Physicists and astronomers – from all over the world – are still excited after one of the biggest breakthroughs of the decade related to the discovery of gravitational waves and gamma rays’ existence, thanks to the collaboration LIGO-Virgo.
I want to make a small reference on gamma rays that are usually thought to be produced directly from planets or starts in the Universe. They are the product of subatomic particles (usually protons and electrons) that get accelerated in extreme environments typically associated with violent events.
In fact, explosions, outbursts and powerful jets accelerate particles to nearly the speed of light. Gamma Rays are produced when the particles collide with matter and radiation fields in or around the sources or in interstellar space. In other words, gamma rays can be saw as “guardians of treasures” when they travel across the Universe to galaxies beyond, transporting with them the secrets of their birthplace…
But now, let’s go back to the initial plot of this article…
The members of the collaboration confirmed this epic detection on 17th of August, after a meticulous analysis of the data picked up by the Fermi Gamma-ray Space Telescope. This is an observation that confirm a theory, everything fit together: gravitational waves were predicted by Albert Einstein a century ago and in this case, have been detected following the collision of two neutron stars 120 million light-years away!
Can I say that this is a truly and beautiful equilibrium within both theoretical and experimental sides of science, that became a unique (somehow merged) protagonist.
Some journalists and experts define this event as the first-ever example of multi messenger astronomy as well as the first chapter for an independent way to measure the expansion rate of the Universe. Of course, as imagined, exciting news will be reported in the upcoming future as the unique aspect of this discovery, that combines measurements of light and gravitational waves open towards us a new era in the study of the Universe.
Let me give you some historical background to properly frame this extraordinary discovery. The first neutron star observed(star defined by a core diameter from 10 to 29 times larger than the Sun) was discovered in 1967 by Antony Hewish and Samuel Okoye. Hewish received the 1974 Nobel prize in Physics for this discovery and in the same year a pair of neutron stars rotating around each other (forming what is generally called a binary star system) was discovered by Dr. Hulse and Dr. Taylor Jr.
This event worth them a Nobel prize in Physics in 1993.
For the ones of you that are not sure about what a neutron star is, let me allow a brief note. A neutron star forms when a star much bigger and brighter than the sun exhausts its thermonuclear fuel supply and explodes into a violent supernova. Within last years, the explosion of extremely dense neutron stars (which are made almost entirely of neutrons) was detected by multiple telescopes across the electromagnetic spectrum, from gamma rays and visible light to radio waves.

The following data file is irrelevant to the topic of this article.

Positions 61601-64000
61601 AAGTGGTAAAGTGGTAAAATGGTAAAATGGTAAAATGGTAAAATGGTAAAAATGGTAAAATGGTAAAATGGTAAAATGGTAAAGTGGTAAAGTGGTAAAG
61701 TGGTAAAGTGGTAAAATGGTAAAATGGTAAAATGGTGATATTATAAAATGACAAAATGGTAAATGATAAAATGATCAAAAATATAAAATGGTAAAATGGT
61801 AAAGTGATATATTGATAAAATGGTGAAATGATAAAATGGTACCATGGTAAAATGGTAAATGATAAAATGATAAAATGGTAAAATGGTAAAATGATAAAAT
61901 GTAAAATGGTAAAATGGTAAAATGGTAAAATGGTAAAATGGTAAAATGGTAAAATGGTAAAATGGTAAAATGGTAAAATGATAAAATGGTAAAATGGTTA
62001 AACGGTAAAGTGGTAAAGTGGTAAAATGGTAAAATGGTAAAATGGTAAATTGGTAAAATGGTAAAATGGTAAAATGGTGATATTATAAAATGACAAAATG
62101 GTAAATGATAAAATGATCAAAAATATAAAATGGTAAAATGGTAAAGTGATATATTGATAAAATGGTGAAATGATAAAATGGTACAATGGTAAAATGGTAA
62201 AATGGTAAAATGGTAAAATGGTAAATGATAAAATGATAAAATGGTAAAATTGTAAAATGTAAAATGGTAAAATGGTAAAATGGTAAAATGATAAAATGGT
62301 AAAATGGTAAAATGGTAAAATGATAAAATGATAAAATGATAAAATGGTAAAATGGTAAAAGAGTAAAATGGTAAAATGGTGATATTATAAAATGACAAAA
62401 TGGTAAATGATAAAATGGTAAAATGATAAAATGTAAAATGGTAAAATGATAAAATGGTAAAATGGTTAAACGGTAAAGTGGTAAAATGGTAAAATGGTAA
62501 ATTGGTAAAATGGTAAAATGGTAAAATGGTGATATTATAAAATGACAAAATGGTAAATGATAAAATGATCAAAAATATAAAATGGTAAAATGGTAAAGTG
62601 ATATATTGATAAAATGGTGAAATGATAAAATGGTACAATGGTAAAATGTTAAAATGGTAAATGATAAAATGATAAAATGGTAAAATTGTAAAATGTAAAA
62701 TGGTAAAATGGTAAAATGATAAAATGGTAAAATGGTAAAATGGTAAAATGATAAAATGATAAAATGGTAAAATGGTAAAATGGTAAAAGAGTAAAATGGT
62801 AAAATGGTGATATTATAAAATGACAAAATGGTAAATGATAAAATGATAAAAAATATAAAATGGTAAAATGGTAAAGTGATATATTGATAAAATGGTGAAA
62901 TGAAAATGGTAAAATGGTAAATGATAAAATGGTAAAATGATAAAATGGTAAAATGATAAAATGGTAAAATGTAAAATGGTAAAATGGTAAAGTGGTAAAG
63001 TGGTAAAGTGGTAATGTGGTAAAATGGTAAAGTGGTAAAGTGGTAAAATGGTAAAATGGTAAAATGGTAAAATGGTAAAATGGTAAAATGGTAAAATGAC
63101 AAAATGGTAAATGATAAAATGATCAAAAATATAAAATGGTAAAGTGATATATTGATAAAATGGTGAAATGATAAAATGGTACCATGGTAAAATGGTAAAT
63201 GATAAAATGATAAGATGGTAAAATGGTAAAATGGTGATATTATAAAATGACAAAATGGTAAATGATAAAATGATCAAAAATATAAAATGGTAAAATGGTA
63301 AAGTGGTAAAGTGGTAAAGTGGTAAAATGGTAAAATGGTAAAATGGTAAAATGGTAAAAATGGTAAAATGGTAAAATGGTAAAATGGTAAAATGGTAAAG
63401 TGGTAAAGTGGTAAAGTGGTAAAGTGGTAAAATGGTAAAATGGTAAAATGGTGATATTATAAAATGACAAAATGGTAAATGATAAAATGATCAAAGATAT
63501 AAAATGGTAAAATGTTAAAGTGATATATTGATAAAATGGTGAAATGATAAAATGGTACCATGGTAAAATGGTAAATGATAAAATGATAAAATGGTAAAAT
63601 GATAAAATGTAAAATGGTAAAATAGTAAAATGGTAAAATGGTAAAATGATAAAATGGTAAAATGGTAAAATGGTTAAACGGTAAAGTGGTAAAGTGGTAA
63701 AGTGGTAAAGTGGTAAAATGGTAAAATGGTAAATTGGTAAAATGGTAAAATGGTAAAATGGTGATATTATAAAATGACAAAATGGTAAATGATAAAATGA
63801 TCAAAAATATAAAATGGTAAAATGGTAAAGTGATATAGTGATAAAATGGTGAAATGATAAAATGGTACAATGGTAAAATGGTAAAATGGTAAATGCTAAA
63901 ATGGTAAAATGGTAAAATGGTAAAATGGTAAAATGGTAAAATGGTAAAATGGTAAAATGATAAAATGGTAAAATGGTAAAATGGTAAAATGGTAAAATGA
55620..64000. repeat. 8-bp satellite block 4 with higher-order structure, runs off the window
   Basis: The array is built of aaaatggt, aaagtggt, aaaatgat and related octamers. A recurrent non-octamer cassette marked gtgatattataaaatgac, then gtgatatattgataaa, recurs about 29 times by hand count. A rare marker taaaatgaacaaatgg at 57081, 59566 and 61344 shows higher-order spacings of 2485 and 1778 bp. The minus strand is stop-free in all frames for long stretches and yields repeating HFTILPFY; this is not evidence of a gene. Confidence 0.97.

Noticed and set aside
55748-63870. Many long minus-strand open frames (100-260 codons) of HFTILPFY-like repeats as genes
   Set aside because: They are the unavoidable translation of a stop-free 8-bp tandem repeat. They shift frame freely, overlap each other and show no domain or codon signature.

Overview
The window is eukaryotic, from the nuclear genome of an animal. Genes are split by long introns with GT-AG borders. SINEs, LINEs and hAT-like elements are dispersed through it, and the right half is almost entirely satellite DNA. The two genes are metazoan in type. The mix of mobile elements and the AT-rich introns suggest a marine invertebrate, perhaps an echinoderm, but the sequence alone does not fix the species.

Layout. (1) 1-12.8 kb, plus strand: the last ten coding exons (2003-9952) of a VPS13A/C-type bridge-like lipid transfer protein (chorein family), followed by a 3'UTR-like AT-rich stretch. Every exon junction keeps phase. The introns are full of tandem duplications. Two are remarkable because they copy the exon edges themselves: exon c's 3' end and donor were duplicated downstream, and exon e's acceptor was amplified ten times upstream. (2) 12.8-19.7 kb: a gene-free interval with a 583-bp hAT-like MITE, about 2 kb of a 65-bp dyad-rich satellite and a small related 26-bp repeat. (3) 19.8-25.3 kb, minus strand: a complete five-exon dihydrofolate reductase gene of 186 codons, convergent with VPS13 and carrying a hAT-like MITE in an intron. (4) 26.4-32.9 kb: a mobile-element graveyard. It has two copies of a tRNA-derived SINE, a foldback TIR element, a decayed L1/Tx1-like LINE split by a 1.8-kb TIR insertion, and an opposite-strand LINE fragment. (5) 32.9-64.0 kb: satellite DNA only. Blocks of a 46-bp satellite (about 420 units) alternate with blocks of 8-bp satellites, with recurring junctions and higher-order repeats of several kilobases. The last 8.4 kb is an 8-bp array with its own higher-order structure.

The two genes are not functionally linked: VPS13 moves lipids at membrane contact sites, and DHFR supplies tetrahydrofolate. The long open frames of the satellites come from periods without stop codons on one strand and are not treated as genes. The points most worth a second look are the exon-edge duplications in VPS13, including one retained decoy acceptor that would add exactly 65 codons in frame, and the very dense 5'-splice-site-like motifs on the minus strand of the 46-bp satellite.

Finally, on the 14th of September 2015, physicists working at the collaboration LIGO (Laser Interferometer Gravitational Wave Observatory) between Louisiana and Washington and the VIRGO one in Italy (Càscina, very close to the most know city of Pisa) detect the first gravitational waves produced by the merger of two neutron stars.
This confirmation let the Americans Rainer Weiss, Barry Barish and Kip Thorne (it is interesting why Italian physicists were not mentioned in this award, even if Virgo was the first to detect the signal of this discovery) win the Nobel Prize in October 2017.
This is a milestone in the growing effort by scientists worldwide to unlock the mysteries of the Universe and Earth. Probably the possibility to have new powerful ears into every corner of the Universe is only the first chapter (or maybe the introduction) of this branch of research.
The existence of gravitational waves provides valuable information about the evolution and the signature left after the explosion of neutron stars, as well as the origin of gold and heavy precious metals such as uranium and many others present now on Earth.
Yes, now it’s official: we’ll expect many surprising discoveries in astrophysics along the upcoming years!
Why? Well, until recent years we could only be able to observe and study the Universe through light waves that reached us. This new ability to study gravitational waves is like a system that despite the partial (although sophisticated) sense touch can now benefit from another sense: sight.
The discovery allowed astronomers to combine gravitational waves to the measurement of Hubble constant, which is the rate of expansion of the Universe as a function of distance from Earth. This measurement derives from the analysis of the amplitude and polarization of a gravitational wave that let astronomers determine the distance from its source. Being able to see the galaxy of origin they can determine the red shift (that occurs whenever a light source moves away from an observer) of its light and from this data the velocity it is moving away from Earth.
A victory to remember until the next discovery, for the inhabitants of a place where willingness, study, research and a bit of luck create extreme beauty & quality knowledge.